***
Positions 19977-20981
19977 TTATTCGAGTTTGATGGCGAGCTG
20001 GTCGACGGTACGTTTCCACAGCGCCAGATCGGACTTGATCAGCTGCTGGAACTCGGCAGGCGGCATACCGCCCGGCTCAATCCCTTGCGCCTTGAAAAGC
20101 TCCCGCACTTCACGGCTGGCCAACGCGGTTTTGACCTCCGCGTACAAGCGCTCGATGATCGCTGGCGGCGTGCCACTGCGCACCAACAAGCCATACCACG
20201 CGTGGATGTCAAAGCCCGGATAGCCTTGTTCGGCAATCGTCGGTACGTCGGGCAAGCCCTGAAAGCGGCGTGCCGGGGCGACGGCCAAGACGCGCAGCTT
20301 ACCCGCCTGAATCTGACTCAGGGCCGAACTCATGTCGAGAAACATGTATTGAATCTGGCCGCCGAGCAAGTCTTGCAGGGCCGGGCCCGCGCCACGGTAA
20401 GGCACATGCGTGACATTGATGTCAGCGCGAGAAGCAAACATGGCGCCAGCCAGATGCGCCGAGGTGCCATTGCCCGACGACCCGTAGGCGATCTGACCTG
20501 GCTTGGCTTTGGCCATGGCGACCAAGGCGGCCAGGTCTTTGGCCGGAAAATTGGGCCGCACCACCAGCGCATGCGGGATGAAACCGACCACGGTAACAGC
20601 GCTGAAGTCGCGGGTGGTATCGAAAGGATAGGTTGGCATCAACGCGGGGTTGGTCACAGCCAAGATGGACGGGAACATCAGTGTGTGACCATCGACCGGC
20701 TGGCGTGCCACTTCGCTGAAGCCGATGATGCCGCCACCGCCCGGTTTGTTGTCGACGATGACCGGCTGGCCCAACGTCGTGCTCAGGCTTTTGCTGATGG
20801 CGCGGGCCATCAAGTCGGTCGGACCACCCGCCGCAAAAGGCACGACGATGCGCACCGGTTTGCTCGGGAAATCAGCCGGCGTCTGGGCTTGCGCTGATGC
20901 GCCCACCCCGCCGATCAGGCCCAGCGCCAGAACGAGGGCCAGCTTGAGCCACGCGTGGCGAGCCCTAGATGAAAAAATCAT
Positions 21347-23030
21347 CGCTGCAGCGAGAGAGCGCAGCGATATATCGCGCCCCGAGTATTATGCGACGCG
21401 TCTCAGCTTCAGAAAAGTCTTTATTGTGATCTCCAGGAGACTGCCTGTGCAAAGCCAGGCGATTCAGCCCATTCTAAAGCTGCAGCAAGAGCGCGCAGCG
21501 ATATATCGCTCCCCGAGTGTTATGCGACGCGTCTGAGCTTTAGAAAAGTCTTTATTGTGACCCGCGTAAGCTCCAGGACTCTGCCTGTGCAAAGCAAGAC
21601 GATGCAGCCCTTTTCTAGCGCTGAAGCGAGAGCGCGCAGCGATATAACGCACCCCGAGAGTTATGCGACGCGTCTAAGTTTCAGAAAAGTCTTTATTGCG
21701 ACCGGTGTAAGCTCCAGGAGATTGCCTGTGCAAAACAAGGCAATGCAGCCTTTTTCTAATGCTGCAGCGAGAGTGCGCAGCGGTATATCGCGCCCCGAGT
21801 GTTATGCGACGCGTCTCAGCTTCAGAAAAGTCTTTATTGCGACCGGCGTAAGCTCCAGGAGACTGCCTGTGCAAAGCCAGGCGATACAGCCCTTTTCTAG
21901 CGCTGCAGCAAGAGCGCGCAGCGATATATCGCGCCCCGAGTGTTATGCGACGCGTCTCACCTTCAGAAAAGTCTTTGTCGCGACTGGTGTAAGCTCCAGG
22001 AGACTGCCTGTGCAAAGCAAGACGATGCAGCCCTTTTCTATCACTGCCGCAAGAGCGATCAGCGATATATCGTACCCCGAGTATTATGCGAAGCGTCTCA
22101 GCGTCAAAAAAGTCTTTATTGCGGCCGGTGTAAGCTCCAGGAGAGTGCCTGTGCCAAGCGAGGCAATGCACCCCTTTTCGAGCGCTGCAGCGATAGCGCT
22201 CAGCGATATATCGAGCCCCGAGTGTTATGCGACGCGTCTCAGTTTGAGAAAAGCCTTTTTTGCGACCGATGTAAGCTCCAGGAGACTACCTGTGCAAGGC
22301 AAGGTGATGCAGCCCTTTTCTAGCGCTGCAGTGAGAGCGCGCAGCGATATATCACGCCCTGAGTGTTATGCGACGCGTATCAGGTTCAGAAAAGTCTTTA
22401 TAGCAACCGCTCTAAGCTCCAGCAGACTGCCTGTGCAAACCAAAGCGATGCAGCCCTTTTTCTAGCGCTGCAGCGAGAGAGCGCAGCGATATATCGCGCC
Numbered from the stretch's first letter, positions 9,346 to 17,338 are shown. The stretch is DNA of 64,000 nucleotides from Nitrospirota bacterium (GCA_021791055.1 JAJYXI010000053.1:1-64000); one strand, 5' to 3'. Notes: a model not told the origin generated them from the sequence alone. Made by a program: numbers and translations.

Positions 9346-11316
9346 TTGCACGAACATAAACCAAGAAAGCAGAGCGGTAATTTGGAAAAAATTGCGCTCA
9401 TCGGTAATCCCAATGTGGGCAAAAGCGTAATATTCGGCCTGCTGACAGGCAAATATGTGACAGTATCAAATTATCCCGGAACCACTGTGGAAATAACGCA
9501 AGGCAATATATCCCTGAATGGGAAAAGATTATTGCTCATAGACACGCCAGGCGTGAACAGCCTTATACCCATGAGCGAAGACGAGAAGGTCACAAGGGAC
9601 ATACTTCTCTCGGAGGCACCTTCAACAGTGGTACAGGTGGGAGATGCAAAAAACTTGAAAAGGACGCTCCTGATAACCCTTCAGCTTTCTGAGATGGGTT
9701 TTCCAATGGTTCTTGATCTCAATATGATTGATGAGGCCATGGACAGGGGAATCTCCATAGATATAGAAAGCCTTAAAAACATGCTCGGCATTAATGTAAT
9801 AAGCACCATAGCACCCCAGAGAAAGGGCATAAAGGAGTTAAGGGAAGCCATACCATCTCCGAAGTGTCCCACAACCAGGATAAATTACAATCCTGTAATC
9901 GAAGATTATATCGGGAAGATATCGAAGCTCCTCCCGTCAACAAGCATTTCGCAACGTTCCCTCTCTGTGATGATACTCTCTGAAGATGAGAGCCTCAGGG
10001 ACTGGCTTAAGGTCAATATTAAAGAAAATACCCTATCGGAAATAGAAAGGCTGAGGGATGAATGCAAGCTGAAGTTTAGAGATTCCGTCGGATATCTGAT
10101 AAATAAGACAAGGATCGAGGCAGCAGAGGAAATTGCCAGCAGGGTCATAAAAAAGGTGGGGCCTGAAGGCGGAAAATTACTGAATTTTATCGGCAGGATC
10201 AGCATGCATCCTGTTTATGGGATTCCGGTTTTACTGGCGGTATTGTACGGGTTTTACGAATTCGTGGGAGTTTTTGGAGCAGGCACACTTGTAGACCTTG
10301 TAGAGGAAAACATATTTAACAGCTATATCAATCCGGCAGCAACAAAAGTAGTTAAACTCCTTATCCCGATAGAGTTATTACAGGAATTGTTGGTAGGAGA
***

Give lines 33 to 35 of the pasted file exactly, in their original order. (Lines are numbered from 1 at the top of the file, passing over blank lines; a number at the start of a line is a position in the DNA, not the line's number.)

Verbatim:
9801 AAGCACCATAGCACCCCAGAGAAAGGGCATAAAGGAGTTAAGGGAAGCCATACCATCTCCGAAGTGTCCCACAACCAGGATAAATTACAATCCTGTAATC
9901 GAAGATTATATCGGGAAGATATCGAAGCTCCTCCCGTCAACAAGCATTTCGCAACGTTCCCTCTCTGTGATGATACTCTCTGAAGATGAGAGCCTCAGGG
10001 ACTGGCTTAAGGTCAATATTAAAGAAAATACCCTATCGGAAATAGAAAGGCTGAGGGATGAATGCAAGCTGAAGTTTAGAGATTCCGTCGGATATCTGAT